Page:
The percentage of underwater homeowners, those who owe more than their home is worth, has dropped off slightly in the first quarter of this year, but only because so many homes have gone into foreclosure or been sold off as short sales.
Despite the drop off, just over a quarter of US homeowners with mortgages are still underwater, says the latest CoreLogic report just released.
Amongst homeowners who have taken out a second mortgage, 38 percent of these are in negative equity, while 18 percent of borrowers who didn’t take out home equity loans are underwater.
The number of homeowners who are underwater slipped from 11. 1 million at the end of 2010 to just 10.9 million at the end of last month, meaning the percentage fell down from 23.1 to just 22.7 percent of US homeowners in trouble.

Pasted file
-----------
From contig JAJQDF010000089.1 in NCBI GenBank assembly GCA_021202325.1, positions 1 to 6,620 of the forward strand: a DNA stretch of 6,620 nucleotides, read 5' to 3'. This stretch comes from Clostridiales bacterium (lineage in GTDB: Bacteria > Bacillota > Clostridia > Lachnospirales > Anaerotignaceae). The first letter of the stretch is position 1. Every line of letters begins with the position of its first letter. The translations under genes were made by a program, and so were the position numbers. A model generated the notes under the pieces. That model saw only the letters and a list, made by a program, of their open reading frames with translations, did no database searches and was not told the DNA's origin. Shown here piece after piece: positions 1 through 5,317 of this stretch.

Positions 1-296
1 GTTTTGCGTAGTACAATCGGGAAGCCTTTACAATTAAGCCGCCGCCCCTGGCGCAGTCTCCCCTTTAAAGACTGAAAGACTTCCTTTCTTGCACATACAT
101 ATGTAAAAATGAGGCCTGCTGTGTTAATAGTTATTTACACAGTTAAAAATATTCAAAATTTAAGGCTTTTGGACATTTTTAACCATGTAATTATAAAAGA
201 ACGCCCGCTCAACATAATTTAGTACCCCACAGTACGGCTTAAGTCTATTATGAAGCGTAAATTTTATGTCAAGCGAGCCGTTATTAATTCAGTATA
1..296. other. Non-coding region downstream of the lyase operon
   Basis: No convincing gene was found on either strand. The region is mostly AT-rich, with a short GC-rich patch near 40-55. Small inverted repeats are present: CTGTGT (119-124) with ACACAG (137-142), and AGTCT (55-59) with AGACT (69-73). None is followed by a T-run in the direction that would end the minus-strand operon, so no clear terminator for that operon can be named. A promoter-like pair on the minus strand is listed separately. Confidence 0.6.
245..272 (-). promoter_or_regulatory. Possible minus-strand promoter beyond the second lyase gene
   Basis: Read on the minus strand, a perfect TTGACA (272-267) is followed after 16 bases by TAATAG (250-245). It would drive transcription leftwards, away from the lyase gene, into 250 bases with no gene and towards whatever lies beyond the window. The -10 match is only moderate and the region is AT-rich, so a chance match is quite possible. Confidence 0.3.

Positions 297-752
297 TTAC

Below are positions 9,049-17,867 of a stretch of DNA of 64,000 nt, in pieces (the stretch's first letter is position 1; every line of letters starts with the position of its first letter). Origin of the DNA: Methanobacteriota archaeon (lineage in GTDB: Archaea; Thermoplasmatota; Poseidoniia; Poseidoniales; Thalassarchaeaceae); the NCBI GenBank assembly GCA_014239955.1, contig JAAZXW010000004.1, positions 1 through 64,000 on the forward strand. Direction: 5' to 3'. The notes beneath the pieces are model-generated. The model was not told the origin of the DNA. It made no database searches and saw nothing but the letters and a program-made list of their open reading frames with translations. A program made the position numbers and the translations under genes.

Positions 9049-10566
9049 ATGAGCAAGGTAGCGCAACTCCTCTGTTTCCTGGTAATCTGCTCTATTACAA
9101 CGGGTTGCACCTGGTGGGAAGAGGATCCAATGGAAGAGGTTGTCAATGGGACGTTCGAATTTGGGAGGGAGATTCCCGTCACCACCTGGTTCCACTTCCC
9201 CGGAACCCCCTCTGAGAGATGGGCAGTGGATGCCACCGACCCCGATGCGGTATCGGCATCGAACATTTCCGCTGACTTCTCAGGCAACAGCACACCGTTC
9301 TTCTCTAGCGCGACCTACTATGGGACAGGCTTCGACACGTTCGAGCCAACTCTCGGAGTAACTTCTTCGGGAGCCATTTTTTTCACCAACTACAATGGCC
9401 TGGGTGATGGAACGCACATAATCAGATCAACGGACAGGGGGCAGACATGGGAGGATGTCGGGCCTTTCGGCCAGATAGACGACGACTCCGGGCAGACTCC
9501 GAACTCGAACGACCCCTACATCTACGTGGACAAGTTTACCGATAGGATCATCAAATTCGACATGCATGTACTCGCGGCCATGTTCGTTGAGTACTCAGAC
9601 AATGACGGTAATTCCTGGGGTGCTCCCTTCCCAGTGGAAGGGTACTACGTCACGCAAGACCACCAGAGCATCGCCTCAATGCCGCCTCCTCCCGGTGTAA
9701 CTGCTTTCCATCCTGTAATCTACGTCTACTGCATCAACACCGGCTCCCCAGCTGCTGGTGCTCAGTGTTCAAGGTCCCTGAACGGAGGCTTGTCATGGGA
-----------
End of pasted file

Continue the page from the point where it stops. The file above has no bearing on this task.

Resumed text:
However, this doesn’t mean things are improving. Additionally, 2.4 million homeowners are down to less than 5 percent equity, which brings the total number of homeowners who have little or nothing in the way of equity to 27.7 percent, just slightly down from 27.9 percent at the end of last year.
Unfortunately, all the falling numbers reflect is the fact that more and more short sales and foreclosures have been completed, rather than a growth in home equity. Should home values decrease any more, it’s almost certain that the number of homeowners in negative equity will increase.
“Current indicators point to a positive albeit very slow economic growth, and this will slowly help borrowers from experiencing difficulties,” said Mark Fleming, CoreLogic’s chief economist.
“However, the fact that negative equity is going to be with us for the immediate future at least is going to hold back the recovery in housing, as it will put off sales and refinancing activities.”